Farewell To Nova Scotia 

Are all endings bittersweet?

I write this in North Sydney, hours from boarding the ferry for Argentia, NL. In three days, I’ll arrive in St. John’s — bringing my cross-Canada trek to a close.

It’s been a long haul: two wheels, three months, and five time zones (and counting). I’ve been rain-soaked, bug-bitten, and wind-chapped. My clothes and bike have been through the ringer a few times. I suppose I have too.

On the other hand, what a journey it’s been. I’ve swum in oceans, lakes, and rivers. I’ve seen sunny days and starry nights. I’ve pedalled the width of a continent, made friends all along the way, and amassed enough stories for a lifetime.

That should be enough to make any man happy.

A few stories from the past while:

1. I’ve come across some more noteworthy town slogans in my travels. My new favourite? Stewiacke: “Halfway between the Equator and North Pole.” Tourists must be coming in droves.
2. After holding up so well for so long, my body is showing signs of weariness. I was hit with knee troubles en route to Sheet Harbour, forcing me to hitchhike the remaining 20 kilometres into town. Thankfully, I’ve had several strokes of luck. The first time, a good-natured mechanic named Ken offered me a lift without hesitation. The next day, I arrived at my host’s house in Sherbrooke — again, hampered by knee troubles — only to learn that she was making a quick trip to Antigonish that evening. Just like that, I had a ride to my best friend’s house, where I could rest and recover.
3. People in Antigonish are serious about their pizza — and fiercely loyal. I’ve learned you are either Team Wheel or Team Kenny’s — or, if you’re a renegade, Team Snappy Tomato. Choose wisely.
4. Cape Bretoners have a name for the rest of Canadians: mainlanders. The sense of hometown pride on the island is strong.

Things I’ve seen:

1. Splendid harbours.

Lunenburg is a national treasure — not to mention a UNESCO World Heritage Site. The splashes of colour along the waterfront give the town a postcard charm.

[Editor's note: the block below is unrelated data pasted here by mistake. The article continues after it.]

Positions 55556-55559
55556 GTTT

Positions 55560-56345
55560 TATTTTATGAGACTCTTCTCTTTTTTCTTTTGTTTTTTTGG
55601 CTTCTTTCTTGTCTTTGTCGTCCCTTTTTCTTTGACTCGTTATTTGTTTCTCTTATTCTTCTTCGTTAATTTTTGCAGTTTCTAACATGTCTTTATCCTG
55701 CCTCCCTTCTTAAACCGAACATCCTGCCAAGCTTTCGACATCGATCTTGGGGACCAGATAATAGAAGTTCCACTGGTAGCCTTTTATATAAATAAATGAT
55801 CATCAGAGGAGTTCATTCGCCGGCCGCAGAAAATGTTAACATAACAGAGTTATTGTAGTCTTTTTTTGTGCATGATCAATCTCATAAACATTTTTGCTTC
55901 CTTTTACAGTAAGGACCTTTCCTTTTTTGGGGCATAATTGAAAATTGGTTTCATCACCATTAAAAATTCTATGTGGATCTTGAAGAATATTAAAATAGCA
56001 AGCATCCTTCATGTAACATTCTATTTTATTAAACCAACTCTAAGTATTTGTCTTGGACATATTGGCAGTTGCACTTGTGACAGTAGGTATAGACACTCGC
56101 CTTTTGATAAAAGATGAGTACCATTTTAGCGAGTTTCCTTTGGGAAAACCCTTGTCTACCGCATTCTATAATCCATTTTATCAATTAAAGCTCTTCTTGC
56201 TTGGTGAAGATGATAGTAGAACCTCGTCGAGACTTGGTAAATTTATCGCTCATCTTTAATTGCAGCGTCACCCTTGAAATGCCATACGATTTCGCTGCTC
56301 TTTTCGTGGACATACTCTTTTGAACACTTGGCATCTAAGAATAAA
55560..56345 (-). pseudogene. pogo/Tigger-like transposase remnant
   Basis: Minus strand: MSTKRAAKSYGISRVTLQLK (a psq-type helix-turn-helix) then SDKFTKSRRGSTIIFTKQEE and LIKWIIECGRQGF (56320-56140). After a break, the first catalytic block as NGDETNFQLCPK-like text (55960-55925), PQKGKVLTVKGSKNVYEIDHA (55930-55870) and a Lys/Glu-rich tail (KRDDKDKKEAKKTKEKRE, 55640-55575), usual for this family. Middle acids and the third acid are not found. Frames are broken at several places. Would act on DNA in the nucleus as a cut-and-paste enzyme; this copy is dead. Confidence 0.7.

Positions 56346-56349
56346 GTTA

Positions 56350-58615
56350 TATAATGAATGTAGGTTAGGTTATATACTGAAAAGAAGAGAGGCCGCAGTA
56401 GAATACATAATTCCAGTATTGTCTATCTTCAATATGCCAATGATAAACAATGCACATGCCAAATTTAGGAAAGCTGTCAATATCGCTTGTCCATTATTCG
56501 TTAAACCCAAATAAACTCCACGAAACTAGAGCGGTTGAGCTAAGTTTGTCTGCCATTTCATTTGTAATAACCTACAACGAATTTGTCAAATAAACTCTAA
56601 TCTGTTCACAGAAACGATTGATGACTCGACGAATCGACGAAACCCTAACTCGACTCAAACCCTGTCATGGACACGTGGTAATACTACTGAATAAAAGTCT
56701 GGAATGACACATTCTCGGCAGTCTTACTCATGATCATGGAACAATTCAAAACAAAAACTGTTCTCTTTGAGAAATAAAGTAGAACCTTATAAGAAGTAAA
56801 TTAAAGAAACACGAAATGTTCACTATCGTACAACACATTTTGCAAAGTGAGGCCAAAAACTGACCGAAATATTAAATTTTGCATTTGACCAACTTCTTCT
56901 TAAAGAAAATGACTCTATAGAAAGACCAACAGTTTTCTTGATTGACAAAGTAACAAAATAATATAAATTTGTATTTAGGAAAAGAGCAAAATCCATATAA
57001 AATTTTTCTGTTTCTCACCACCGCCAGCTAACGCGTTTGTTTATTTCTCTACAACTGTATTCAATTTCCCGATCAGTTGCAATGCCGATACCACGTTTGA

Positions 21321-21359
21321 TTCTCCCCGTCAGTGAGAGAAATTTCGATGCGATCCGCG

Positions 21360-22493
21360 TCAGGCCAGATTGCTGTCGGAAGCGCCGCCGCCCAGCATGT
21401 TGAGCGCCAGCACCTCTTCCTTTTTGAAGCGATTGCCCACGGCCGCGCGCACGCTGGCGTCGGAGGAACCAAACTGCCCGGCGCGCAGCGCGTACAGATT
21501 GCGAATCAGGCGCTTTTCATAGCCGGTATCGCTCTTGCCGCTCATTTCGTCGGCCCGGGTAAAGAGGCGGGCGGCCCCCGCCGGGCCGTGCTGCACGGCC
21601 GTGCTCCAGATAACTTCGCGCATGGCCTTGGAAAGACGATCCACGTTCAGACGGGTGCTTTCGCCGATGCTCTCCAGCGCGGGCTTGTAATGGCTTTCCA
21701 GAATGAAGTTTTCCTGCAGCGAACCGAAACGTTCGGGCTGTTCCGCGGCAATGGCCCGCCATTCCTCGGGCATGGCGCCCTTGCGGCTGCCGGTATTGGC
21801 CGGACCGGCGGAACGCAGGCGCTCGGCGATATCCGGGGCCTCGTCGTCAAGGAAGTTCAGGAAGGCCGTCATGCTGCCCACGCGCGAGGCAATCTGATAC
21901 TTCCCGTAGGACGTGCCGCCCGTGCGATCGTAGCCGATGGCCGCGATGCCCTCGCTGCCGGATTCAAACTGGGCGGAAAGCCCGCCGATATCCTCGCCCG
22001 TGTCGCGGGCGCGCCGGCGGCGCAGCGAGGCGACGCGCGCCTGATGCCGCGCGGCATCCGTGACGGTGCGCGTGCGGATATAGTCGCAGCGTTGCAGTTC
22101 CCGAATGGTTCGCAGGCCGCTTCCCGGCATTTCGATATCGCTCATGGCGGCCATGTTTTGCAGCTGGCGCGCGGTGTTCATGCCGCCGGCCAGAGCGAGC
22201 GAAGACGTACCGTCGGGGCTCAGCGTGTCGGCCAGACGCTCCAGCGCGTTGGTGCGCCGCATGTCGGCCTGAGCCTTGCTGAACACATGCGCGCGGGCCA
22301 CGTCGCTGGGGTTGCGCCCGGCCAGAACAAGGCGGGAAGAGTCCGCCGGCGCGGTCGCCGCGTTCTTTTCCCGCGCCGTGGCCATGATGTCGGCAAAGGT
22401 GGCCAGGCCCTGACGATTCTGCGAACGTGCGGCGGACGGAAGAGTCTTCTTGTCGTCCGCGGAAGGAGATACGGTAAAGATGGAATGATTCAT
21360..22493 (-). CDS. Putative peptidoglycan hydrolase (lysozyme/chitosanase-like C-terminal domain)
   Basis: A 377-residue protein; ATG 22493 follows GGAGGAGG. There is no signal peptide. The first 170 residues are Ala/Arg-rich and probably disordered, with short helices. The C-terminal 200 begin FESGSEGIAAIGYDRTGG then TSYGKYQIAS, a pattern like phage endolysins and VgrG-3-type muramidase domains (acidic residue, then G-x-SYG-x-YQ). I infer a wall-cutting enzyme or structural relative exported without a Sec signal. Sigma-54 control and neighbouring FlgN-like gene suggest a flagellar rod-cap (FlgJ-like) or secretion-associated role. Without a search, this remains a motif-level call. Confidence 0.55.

Halifax is a wonderful place in the summertime. The boardwalk bustles with life, as speedboats and ferries dance through the Halifax Harbour. You’re never far from a spectacular view.

2. Coastal cliffs.

This shot comes from a trip to Ovens Natural Park, just south of Lunenburg. The Ovens are a series of sea caves, some so large and deep that local legend tells of a man entering one and emerging on the other side of Nova Scotia.

3. Rugged wilderness.

This kind of view is surprisingly common in Nova Scotia — the two days’ ride from Halifax to Sherbrooke was brimming with them.

Distance travelled: 6,892 km
Donair sauce consumed: More than enough.

5 thoughts on “Farewell To Nova Scotia 

  1. Well done, Martin! Enjoy the finish line!

  2. Fantastic post Martin!! You’re almost there! CMHA can’t wait to welcome you home on September 14th! All the best on the remainder of your journey!

  3. You are one amazing guy – or maybe a machine!! Very proud of you and looking forward to seeing you in a few weeks.

  4. Great blog Martin. Thanks for sharing.

  5. Dave Jaworsky 08/26/2016 — 8:21 pm

    What a trip Martin….what a trip….congratulations

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